Revocation of a Will in Montgomery County
In order to revoke a will in Montgomery County, the person who created the will, the Testator, basically nullifies the document and no longer wants it in place. In other words, it is invalid. A will can be revoked in numerous ways. For example, it can be crossed out, ripped up, thrown away, or it can even be revoked by a new will. However, it is important to understand the legal implications prior to revoking a will. Therefore, if you are considering a revocation, it is important to consult an experienced wills attorney.
How to Revoke a Will in Montgomery County
A will can be revoked by physically destroying it, ripping it up, throwing it away, burning it, and by writing a new will. Typically, when someone writes a new will there is a statement in the new document that states that it revokes the prior will.
Writing a new will is generally the most prudent way to revoke a will. This generally leaves no question as to the Testator’s intent with respect to the former will. It is an explicit way to show those reading the new document that the prior will is no longer valid and has been revoked.
When Would Someone Invalidate a Will?
Usually wills are revoked when there are items or provisions that the Testator no longer feels comfortable with. For example, a person may want to change the beneficiaries or how the funds are distributed to existing beneficiaries. An example would be a couple that leaves assets to their children when they are minors but needs to change the distribution once the children are grown.
A common scenario would be that once the children are full grown adults, instead of keeping those assets in trust for them, they decide that they would prefer their adult children to have assets distributed to them outright. An attorney can further explain when it may be appropriate to change a will.
There are some important factors a person should consider prior to revoking a will. An attorney can help guide an individual through the process of revoking a will to make sure their wishes are accurately reflected.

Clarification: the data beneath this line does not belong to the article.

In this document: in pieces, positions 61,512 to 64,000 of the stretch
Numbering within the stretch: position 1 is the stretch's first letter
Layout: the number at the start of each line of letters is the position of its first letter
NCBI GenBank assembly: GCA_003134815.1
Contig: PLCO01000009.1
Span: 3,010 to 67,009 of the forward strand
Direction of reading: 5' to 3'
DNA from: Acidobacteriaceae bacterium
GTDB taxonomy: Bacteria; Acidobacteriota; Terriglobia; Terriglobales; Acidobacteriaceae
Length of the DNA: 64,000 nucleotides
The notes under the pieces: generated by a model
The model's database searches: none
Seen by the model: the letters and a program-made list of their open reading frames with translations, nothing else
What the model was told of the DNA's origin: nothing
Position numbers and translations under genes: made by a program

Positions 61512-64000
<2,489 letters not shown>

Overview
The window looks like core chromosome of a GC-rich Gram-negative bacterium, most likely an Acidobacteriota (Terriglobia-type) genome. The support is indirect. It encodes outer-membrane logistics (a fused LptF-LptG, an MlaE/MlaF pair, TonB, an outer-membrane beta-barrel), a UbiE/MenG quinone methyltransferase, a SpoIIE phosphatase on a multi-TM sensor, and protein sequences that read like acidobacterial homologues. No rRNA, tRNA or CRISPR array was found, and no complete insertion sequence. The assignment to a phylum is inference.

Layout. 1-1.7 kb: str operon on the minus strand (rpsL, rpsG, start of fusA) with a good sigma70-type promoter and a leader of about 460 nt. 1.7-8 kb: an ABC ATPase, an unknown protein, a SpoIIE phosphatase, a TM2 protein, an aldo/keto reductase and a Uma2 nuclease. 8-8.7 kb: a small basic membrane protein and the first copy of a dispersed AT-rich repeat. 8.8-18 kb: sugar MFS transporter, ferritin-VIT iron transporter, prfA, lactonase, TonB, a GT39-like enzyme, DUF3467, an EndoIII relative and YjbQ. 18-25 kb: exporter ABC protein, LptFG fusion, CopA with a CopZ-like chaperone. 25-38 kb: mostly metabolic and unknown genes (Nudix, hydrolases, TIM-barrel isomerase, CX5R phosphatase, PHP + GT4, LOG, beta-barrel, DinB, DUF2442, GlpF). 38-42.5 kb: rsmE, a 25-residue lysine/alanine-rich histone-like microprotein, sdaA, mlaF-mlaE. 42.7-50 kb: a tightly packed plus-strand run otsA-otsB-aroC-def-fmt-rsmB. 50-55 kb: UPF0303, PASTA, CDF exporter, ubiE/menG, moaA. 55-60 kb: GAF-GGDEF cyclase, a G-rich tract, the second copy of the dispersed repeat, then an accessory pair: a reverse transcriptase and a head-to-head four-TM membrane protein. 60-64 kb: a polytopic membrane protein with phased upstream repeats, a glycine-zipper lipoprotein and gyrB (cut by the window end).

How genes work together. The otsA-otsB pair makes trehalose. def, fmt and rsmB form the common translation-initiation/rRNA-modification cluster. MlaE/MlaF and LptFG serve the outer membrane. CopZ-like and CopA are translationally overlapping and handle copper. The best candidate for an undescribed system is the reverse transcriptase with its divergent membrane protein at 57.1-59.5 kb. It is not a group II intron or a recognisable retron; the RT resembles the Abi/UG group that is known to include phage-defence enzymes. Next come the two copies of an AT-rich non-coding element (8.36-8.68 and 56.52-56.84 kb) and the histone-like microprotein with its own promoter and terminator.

When to Revoke a Will
Whether a person should wait until their new will is drafted before revoking a prior will depends on what the person hopes to accomplish with a new will. If there is a clause in their original will that they do not want to happen under any circumstances, then they may want to revoke their will before their new will is in place. Generally, it is better to hold off for a short period of time until they have a new will in place.
There can be unintended consequences of revoking a will, depending on the circumstances of the revocation. If a person inadvertently destroys or throws their will away, it would appear that the will has been revoked. If an original Will cannot be found, there is a presumption that the Testator revoked it. If a will is accidentally revoked, it can be extremely difficult to prove its validity.
Learn More About the Revocation of a Will in Montgomery County
Working with a professional is important when revoking a will in Montgomery County. Otherwise, it is easy to make a mistake that can have lasting repercussions. To discuss whether revoking a will is the right option for you, call today for a consultation.